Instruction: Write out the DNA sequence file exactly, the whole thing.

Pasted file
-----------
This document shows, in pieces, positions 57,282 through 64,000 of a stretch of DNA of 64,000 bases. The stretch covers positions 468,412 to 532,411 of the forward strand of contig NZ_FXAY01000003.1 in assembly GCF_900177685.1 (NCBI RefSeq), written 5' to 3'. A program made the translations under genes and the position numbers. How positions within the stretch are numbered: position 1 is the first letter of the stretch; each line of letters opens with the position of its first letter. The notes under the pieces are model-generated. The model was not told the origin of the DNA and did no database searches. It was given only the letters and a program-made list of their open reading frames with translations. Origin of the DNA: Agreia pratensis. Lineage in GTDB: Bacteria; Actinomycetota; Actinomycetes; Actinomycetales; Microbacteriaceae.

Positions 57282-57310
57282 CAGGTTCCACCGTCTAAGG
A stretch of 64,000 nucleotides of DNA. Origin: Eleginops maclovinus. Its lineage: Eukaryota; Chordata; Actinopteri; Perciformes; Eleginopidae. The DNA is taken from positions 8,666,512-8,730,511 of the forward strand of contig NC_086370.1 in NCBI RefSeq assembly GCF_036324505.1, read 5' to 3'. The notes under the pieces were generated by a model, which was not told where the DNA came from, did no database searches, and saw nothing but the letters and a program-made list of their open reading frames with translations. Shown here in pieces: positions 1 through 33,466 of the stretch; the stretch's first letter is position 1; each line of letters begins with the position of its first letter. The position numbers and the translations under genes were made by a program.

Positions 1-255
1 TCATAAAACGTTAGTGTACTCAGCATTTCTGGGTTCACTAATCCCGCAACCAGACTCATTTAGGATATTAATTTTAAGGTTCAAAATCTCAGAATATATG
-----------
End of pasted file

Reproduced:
This document shows, in pieces, positions 57,282 through 64,000 of a stretch of DNA of 64,000 bases. The stretch covers positions 468,412 to 532,411 of the forward strand of contig NZ_FXAY01000003.1 in assembly GCF_900177685.1 (NCBI RefSeq), written 5' to 3'. A program made the translations under genes and the position numbers. How positions within the stretch are numbered: position 1 is the first letter of the stretch; each line of letters opens with the position of its first letter. The notes under the pieces are model-generated. The model was not told the origin of the DNA and did no database searches. It was given only the letters and a program-made list of their open reading frames with translations. Origin of the DNA: Agreia pratensis. Lineage in GTDB: Bacteria; Actinomycetota; Actinomycetes; Actinomycetales; Microbacteriaceae.

Positions 57282-57310
57282 CAGGTTCCACCGTCTAAGG
A stretch of 64,000 nucleotides of DNA. Origin: Eleginops maclovinus. Its lineage: Eukaryota; Chordata; Actinopteri; Perciformes; Eleginopidae. The DNA is taken from positions 8,666,512-8,730,511 of the forward strand of contig NC_086370.1 in NCBI RefSeq assembly GCF_036324505.1, read 5' to 3'. The notes under the pieces were generated by a model, which was not told where the DNA came from, did no database searches, and saw nothing but the letters and a program-made list of their open reading frames with translations. Shown here in pieces: positions 1 through 33,466 of the stretch; the stretch's first letter is position 1; each line of letters begins with the position of its first letter. The position numbers and the translations under genes were made by a program.

Positions 1-255
1 TCATAAAACGTTAGTGTACTCAGCATTTCTGGGTTCACTAATCCCGCAACCAGACTCATTTAGGATATTAATTTTAAGGTTCAAAATCTCAGAATATATG